The author never wrote the induction statement explicitly (at least the proof in post #1 does not have it), but he made a distinction between $m$ and $n$ as follows: "Let $m\in\mathbb{N}$. Then for every $n\in\mathbb{N}$...". This suggests that $m$ is supposed to be fixed throughout the proof and we are proving $P(n)$ for all $n$ where $P(n)$ is
$\forall j:\mathbb{N}_n\to \mathbb{N}_m.\,j\text{ is an injection}\implies n\le m.$
It's not that the proof is more complicated with such $P(n)$; the problem is that the induction does not go through. The induction statement must start with $\forall m$.

In general if one proves $\forall m\forall n\,Q(m,n)$ by induction on $n$, it is better to prove $\forall m\,Q(m,n)$ for all $n$ rather than fix $m$ and prove $Q(m,n)$ for all $n$ and that specific $m$. In the first approach the induction step is
$(\forall m\,Q(m,n))\to\forall m\,Q(m,n+1),$
and in the second one it is
$Q(m,n)\to Q(m,n+1).$
While there is less to prove with $Q(m,n+1)$ compared to $\forall m\,Q(m,n)$, the induction hypothesis is also weaker: for example, it does not allow using $Q(m-1,n)$ or $Q(m+1,n)$. However, this is a subtle point that many students and instructors skip over, and this is OK. It becomes important, for example, when one studies formal proofs in mathematical logic.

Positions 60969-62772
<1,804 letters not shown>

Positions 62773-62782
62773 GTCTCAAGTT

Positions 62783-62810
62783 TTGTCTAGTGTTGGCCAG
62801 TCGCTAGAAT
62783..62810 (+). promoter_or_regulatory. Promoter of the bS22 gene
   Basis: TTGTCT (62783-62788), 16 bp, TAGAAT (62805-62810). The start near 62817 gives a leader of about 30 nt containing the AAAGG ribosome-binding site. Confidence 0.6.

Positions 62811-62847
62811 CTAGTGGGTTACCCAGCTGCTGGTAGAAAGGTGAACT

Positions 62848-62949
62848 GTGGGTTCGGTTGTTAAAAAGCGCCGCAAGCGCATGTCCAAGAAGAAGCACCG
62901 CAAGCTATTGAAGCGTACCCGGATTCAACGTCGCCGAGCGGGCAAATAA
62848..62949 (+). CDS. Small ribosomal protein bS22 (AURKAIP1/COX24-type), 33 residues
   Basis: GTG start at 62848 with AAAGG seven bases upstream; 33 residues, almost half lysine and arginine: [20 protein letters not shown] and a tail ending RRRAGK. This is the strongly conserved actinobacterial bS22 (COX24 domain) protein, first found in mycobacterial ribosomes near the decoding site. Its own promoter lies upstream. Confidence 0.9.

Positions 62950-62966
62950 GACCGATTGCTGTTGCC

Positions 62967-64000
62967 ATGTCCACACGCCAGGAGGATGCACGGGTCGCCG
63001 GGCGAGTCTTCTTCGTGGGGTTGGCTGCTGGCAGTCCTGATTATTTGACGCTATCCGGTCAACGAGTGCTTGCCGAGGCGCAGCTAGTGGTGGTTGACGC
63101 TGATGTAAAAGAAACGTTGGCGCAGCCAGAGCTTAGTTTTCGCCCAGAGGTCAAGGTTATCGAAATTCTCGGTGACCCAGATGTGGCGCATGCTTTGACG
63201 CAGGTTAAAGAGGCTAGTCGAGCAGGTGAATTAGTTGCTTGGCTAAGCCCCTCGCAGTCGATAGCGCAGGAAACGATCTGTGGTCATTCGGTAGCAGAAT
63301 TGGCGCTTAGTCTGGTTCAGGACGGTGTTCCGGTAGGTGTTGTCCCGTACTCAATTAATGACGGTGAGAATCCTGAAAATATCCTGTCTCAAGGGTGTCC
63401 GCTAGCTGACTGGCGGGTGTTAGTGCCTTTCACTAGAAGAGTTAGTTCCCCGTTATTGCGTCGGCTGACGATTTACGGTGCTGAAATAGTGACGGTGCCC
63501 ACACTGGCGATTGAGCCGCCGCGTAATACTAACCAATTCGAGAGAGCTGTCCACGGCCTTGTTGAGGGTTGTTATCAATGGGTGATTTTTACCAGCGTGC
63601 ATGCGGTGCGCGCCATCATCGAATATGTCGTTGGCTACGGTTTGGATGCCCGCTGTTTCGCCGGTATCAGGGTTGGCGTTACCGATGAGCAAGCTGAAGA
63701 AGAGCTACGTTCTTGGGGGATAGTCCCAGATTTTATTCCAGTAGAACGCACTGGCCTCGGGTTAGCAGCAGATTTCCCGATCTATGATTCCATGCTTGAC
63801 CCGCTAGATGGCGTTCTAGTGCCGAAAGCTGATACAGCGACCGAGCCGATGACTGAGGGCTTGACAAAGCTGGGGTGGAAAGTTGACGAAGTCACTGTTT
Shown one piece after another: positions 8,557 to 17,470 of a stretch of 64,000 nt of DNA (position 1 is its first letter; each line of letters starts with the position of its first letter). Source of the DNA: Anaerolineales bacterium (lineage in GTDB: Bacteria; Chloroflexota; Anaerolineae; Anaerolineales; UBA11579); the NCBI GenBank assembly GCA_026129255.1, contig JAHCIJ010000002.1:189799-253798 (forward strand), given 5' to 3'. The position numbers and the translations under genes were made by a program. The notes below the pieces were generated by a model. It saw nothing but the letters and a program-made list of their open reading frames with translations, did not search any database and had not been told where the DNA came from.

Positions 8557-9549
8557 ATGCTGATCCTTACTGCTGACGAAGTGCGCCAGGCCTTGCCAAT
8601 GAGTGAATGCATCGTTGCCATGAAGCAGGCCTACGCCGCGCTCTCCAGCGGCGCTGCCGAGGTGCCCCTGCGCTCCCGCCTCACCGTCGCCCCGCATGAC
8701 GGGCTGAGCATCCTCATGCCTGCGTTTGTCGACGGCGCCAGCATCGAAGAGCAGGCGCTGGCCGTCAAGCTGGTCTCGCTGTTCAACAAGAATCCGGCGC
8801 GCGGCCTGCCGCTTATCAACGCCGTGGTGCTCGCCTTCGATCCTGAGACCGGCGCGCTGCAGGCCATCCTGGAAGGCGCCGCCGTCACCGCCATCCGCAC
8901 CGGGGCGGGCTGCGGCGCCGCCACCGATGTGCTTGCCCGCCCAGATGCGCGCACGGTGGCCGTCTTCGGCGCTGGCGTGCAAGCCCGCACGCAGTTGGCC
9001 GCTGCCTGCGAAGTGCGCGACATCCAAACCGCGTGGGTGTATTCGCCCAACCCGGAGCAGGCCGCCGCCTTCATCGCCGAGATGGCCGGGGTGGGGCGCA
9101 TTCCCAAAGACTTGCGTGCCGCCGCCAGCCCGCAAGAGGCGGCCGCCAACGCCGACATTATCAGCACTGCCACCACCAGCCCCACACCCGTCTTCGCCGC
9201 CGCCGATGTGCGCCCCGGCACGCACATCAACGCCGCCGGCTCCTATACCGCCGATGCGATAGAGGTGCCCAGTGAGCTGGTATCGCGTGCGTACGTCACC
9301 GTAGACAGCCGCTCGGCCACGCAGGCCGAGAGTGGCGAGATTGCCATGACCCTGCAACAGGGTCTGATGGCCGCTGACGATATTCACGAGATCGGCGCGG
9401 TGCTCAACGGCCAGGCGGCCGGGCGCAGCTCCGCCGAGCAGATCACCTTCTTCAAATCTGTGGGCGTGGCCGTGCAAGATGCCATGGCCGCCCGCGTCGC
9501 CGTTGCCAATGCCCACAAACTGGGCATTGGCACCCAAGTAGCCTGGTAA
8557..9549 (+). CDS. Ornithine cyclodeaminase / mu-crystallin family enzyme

I will definitely keep this in mind, I have a course in formal logic that I am planning to take so it will probably come in handy.

Thank you for taking your time to respond to my questions! :D

## 1. What is the pigeonhole principle?

The pigeonhole principle is a mathematical concept that states that if there are more objects than there are containers to hold them, at least one container must contain more than one object.

## 2. How is the pigeonhole principle used in induction proofs?

The pigeonhole principle is often used in induction proofs to show that a statement is true for all cases. This is because the principle guarantees that if a statement is true for n+1 cases, it must also be true for n cases.

## 3. Can you give an example of an induction proof using the pigeonhole principle?

One example of an induction proof using the pigeonhole principle is proving that if there are n+1 people in a room, at least two of them have the same birthday. This is because there are only 365 possible birthdays (or "containers") but n+1 people (or "objects") in the room, so by the pigeonhole principle, at least two people must share a birthday.

## 4. Is the pigeonhole principle always applicable in induction proofs?

No, the pigeonhole principle is not always applicable in induction proofs. It is only applicable in cases where the statement being proven can be represented as a set of objects being placed into containers.

## 5. Why is it important to understand induction proof of the pigeonhole principle?

Understanding induction proof of the pigeonhole principle can help in solving various mathematical problems and proofs. It also helps in developing critical thinking skills and understanding the underlying logic behind mathematical concepts.